2. Plan for Sore Subjects
"My husband’s former mother-in-law is a sore subject with my in-laws. Her name was Maggie. Mention her name to either of them, and they spin off in anger. To make matters worse my mother-in-law somehow, she finds a way to bring up Maggie’s name to me in every other conversation. We could be talking about food, travel, pets, children, whatever, and then for no obvious reason, she brings up the subject and starts reacting to it. Next thing I know, she’s telling the same story for the gazillionth time about how inconsiderate she was, how mean she was, how absolutely awful she was.”
"I used to try and convince her that she should live and let live, but my efforts never worked. Now when she starts talking angrily about Maggie, I just nod my head, wait till she’s done, and then change the subject to anything else! I am purposely vague. I just say ‘uh-huh.’ And if she asks me, ‘What do you think?, I know she isn’t really wanting my opinion, so I say ‘Well you know what's best for you.’ And the funny thing is when I do that she tells my husband, ‘I’m crazy about that girl. She is so wise.’”
Joseane’s plan is simple. She acts like she’s listening, and when she’s asked to take a position, she defers to the questioner for the answer.
This is also the way to deal with criticism from relatives. You can speak to their intent instead of getting caught up in the content of what they’re saying. If your relative says: “You should dress up more,” you can say, “Thank you for caring about my appearance.”
If your parent asks you, their adult child, whether you are brushing your teeth, you can reply, “Thanks for caring about my hygiene.”
By refusing to get caught up in the content of what they’ve said, you have time to breath, gather your wits, and create a cushion of non-engagement around yourself.
3. Keep Your Perspective & Use Reminders
Garth told us:
“Whenever we find ourselves obligated to attend some kind of family function, I’ve developed the habit of reminding myself that ‘all things will pass’. I get a small red stick-on dot that I put on my watch to mark the time we’re leaving. It’s a perfect stealth reminder that helps me keep my perspective.”
You should also partner with other family members who understand the difficulty of dealing with that special someone. Develop a signal system, exit strategy, or other method of mutual support that can get you through the worst behavior without engaging with it.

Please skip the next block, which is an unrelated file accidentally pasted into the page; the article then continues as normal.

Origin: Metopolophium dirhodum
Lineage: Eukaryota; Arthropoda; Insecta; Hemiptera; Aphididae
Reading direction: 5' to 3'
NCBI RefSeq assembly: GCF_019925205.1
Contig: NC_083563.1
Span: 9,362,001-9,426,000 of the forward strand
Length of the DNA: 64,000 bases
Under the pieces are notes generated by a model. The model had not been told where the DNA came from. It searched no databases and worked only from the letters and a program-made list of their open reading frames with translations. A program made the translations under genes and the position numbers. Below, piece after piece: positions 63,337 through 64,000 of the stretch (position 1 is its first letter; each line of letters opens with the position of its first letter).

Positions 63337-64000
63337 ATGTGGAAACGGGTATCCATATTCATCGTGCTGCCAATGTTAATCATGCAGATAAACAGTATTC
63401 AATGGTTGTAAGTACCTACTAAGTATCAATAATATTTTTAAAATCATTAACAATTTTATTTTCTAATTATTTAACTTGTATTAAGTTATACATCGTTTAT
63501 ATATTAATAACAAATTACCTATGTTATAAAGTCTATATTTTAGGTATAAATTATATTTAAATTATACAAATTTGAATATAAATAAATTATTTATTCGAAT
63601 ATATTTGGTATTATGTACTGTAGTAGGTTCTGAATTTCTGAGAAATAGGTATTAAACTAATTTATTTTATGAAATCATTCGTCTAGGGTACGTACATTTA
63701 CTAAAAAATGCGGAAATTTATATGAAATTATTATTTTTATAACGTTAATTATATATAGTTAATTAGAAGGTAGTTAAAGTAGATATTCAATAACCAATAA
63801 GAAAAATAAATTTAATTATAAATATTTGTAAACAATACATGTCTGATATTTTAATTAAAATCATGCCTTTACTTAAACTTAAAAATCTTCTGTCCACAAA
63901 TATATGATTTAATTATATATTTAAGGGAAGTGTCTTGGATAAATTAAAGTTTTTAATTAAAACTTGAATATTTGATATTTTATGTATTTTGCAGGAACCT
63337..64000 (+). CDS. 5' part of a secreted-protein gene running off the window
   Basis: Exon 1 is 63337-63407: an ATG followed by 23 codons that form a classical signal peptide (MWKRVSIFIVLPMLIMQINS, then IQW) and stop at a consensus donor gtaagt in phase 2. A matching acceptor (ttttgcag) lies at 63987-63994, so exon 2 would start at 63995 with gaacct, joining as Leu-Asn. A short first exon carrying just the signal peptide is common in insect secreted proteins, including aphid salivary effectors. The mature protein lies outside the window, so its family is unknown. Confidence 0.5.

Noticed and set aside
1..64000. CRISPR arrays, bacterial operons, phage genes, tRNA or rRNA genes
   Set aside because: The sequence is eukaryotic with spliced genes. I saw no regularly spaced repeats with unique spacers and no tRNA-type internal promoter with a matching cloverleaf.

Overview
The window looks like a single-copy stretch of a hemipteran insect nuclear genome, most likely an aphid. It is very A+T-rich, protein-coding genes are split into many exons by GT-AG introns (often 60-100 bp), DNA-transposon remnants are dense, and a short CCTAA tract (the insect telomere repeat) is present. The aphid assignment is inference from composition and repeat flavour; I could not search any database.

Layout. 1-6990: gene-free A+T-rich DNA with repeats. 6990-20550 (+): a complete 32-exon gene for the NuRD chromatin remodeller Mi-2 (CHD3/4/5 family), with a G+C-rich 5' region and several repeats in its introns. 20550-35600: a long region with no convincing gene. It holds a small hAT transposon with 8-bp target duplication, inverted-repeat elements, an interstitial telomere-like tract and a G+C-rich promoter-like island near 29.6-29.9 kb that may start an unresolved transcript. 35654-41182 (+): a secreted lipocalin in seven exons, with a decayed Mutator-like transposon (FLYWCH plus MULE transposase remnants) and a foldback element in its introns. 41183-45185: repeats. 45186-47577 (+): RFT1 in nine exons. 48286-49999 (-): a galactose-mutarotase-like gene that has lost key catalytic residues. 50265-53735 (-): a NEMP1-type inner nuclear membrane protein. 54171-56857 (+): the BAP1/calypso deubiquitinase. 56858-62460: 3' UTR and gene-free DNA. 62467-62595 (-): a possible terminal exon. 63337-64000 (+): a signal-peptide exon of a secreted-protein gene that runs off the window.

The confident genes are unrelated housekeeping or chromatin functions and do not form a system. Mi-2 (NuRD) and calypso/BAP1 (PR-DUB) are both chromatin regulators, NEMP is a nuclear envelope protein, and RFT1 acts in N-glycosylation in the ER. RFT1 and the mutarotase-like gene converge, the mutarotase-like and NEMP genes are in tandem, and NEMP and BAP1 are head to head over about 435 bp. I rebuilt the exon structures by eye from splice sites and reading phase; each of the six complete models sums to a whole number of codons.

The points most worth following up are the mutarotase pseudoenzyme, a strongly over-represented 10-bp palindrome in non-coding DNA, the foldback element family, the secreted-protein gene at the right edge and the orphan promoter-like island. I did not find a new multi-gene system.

By developing your options in advance, you support yourself and transform the stress of a family event into shared success.
I wish you good luck.
Here is the full review as published in the USDailyreview.com
If you want to make everyone on your team at work feel like you’ve gotten absolutely nowhere, just hold a meeting. Meetings have a knack for bringing out the worst in us, from disengagement to irritation to that post-mortem eyeroll at the watercooler. Yet we can’t stop having them — and shouldn’t we have them? Dr. Rick Brinkman’s new book, Dealing with Meetings You Can’t Stand: Meet Less and Do More proves there’s a far better and more productive way to hold meetings, and it lays out a proven approach in a highly entertaining style.
Brinkman is an expert at “conscious communicating” with a roster of previous books, including Dealing with People You Can’t Stand. His new book is filled with similarly clever illustrations and charts, witty phrases, first-person tales, and it’s both a great read and an effective method. First of all, the next time you plan a meeting, don’t even think of it as a meeting. Instead, think of a meeting as a plane flight — and that you’re responsible for everyone having a safe, pleasant, on-time journey. All those people sitting around the table or in those little thumbnail images on your remote meeting app are your passengers. And you can take this analogy as far as you want it to, since Brinkman enthusiastically covers all the angles: metaphorical hijacking, too much baggage, unpleasant passengers, confusing directions, headwinds, and the consequences of landing too late for people to make their next“flights.”